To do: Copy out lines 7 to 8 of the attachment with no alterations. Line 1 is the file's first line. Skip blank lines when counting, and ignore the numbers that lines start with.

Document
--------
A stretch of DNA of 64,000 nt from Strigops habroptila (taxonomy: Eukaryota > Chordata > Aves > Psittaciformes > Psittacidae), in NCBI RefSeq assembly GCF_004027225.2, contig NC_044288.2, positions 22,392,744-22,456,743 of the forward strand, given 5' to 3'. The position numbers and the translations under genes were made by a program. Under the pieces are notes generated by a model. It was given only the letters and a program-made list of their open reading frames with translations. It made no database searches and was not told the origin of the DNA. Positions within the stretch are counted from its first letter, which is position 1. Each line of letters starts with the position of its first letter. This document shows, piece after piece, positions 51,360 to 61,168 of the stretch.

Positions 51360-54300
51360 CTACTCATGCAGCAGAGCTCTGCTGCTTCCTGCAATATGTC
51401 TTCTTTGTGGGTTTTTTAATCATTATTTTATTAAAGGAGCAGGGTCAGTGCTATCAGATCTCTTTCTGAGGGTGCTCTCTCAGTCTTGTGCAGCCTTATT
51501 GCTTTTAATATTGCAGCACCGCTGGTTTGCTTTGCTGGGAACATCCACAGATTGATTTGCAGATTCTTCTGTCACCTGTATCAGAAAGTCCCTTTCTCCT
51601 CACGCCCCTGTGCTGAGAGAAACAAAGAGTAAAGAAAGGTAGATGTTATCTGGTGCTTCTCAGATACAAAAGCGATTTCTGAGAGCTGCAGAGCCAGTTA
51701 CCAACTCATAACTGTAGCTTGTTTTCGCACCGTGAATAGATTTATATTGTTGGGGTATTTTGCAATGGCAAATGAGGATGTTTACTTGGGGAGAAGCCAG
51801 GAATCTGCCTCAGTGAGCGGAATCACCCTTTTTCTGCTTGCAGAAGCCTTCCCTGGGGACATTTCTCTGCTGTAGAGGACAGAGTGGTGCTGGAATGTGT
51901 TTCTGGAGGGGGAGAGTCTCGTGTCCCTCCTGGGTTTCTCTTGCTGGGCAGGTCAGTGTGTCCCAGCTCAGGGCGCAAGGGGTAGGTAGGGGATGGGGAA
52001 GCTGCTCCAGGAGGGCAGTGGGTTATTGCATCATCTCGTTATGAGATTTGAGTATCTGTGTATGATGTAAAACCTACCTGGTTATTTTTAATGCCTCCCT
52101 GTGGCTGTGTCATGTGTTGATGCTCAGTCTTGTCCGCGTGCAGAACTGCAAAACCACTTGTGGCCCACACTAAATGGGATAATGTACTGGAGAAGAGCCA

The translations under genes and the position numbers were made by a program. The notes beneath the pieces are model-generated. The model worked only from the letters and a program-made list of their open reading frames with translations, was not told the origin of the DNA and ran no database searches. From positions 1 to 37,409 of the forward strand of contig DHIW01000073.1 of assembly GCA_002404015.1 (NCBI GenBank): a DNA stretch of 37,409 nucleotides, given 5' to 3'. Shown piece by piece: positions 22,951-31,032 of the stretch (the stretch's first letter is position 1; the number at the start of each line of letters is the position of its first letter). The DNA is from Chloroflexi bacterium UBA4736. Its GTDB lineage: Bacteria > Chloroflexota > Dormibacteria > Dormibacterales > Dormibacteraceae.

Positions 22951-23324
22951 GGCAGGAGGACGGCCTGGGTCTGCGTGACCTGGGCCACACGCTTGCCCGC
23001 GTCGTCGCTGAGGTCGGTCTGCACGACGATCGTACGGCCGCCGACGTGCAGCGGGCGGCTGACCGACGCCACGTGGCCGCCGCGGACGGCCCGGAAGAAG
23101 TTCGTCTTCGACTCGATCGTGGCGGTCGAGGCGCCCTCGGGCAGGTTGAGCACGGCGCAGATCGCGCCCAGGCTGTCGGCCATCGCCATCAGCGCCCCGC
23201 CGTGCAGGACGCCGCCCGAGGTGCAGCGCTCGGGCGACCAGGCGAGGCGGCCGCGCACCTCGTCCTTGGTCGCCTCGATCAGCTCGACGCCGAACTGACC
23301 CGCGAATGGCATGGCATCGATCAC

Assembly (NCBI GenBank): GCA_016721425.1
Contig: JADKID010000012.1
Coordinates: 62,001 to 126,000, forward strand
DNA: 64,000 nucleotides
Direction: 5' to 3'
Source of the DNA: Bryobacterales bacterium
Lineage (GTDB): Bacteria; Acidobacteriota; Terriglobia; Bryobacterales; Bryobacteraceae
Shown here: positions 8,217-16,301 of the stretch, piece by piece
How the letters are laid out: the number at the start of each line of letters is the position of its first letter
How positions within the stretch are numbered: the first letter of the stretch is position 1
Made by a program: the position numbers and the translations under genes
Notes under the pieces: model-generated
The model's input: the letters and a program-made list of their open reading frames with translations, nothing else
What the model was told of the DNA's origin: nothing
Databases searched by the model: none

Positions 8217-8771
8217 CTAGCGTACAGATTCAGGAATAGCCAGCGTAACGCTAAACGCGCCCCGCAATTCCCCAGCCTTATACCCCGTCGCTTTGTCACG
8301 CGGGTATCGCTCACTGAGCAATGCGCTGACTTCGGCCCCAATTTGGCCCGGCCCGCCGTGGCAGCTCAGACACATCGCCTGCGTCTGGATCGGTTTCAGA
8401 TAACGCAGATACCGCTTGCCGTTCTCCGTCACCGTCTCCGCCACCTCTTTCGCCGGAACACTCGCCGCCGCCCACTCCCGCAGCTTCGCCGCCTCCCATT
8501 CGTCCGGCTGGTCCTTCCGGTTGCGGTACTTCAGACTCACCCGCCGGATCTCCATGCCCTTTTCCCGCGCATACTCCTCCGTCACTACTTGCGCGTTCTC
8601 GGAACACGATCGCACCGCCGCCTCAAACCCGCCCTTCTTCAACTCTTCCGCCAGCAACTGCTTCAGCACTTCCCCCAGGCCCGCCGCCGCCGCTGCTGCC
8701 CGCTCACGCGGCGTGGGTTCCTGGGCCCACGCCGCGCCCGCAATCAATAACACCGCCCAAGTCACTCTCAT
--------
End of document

51701 CCAACTCATAACTGTAGCTTGTTTTCGCACCGTGAATAGATTTATATTGTTGGGGTATTTTGCAATGGCAAATGAGGATGTTTACTTGGGGAGAAGCCAG
51801 GAATCTGCCTCAGTGAGCGGAATCACCCTTTTTCTGCTTGCAGAAGCCTTCCCTGGGGACATTTCTCTGCTGTAGAGGACAGAGTGGTGCTGGAATGTGT